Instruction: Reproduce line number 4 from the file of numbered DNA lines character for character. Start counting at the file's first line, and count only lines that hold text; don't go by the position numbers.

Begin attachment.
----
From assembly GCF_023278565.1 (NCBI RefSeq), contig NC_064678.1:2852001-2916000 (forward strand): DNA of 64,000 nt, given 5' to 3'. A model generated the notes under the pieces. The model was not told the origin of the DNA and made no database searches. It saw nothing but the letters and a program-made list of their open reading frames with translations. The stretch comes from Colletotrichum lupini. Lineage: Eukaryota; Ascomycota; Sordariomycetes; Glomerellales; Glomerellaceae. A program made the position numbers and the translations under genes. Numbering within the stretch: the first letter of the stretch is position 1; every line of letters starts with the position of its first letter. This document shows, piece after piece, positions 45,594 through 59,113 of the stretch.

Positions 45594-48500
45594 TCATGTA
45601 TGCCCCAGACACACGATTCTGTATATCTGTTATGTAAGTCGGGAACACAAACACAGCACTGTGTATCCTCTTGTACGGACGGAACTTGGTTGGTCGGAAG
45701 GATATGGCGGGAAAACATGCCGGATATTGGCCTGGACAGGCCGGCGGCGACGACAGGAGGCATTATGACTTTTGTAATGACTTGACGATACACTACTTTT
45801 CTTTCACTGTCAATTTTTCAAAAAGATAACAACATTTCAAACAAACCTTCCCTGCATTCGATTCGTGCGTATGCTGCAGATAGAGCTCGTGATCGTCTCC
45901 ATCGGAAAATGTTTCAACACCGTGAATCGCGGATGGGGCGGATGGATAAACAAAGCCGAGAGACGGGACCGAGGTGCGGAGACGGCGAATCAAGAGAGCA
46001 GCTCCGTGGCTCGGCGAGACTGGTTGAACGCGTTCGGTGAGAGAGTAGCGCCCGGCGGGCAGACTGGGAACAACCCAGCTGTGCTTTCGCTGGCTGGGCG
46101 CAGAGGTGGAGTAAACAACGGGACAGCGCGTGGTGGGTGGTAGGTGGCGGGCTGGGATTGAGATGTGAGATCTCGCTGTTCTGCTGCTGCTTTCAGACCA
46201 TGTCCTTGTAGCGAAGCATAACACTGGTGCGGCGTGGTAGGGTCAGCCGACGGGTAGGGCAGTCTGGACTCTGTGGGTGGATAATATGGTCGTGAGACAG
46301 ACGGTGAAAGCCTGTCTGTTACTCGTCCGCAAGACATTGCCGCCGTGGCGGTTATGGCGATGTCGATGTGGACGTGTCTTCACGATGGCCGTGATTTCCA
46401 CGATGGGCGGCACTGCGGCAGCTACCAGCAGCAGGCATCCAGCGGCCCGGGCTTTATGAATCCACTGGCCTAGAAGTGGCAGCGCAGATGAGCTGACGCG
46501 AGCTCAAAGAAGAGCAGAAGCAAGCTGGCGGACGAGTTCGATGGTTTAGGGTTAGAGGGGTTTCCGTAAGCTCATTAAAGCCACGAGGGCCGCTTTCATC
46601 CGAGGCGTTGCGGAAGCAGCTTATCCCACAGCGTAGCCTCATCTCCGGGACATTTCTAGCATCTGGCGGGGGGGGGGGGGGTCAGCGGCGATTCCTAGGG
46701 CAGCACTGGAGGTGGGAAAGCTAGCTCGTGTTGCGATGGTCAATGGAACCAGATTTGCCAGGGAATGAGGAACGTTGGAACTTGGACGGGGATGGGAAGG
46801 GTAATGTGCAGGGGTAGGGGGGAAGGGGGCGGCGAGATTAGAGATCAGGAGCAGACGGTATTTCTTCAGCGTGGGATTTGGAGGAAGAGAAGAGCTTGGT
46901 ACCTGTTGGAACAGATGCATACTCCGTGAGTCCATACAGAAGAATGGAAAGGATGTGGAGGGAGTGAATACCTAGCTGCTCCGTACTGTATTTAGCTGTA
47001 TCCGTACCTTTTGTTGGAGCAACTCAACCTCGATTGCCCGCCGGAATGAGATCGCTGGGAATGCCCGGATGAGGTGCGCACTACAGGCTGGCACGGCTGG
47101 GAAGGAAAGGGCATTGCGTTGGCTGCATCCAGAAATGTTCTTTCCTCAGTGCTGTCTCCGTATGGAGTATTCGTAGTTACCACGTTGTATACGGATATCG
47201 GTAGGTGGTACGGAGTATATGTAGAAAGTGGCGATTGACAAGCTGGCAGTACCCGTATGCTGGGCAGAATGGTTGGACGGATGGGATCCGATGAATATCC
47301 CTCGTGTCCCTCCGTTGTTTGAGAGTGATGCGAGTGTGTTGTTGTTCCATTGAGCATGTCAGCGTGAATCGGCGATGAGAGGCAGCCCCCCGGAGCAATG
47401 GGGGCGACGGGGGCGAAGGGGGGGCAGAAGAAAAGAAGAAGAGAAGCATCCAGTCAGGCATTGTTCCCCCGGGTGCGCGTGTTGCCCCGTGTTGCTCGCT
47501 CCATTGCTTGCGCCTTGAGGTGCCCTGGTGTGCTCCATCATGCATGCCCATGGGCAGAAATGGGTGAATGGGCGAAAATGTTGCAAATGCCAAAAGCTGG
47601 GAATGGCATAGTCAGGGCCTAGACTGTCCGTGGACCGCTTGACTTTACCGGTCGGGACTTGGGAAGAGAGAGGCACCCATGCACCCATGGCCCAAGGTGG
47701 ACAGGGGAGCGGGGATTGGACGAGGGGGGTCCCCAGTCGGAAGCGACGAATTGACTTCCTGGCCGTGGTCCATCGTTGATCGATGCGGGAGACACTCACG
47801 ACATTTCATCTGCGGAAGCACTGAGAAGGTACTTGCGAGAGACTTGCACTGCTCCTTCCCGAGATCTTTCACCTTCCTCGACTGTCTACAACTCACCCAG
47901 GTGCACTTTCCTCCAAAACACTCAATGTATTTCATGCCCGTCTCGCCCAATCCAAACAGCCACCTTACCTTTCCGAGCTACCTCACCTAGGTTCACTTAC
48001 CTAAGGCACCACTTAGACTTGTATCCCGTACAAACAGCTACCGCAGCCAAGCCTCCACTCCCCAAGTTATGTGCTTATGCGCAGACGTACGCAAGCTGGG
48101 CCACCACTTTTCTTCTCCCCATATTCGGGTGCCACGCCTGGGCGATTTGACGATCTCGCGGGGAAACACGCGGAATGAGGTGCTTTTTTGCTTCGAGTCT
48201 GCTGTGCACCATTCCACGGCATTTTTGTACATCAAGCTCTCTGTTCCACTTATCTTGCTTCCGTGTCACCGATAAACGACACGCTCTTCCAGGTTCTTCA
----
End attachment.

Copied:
45601 TGCCCCAGACACACGATTCTGTATATCTGTTATGTAAGTCGGGAACACAAACACAGCACTGTGTATCCTCTTGTACGGACGGAACTTGGTTGGTCGGAAG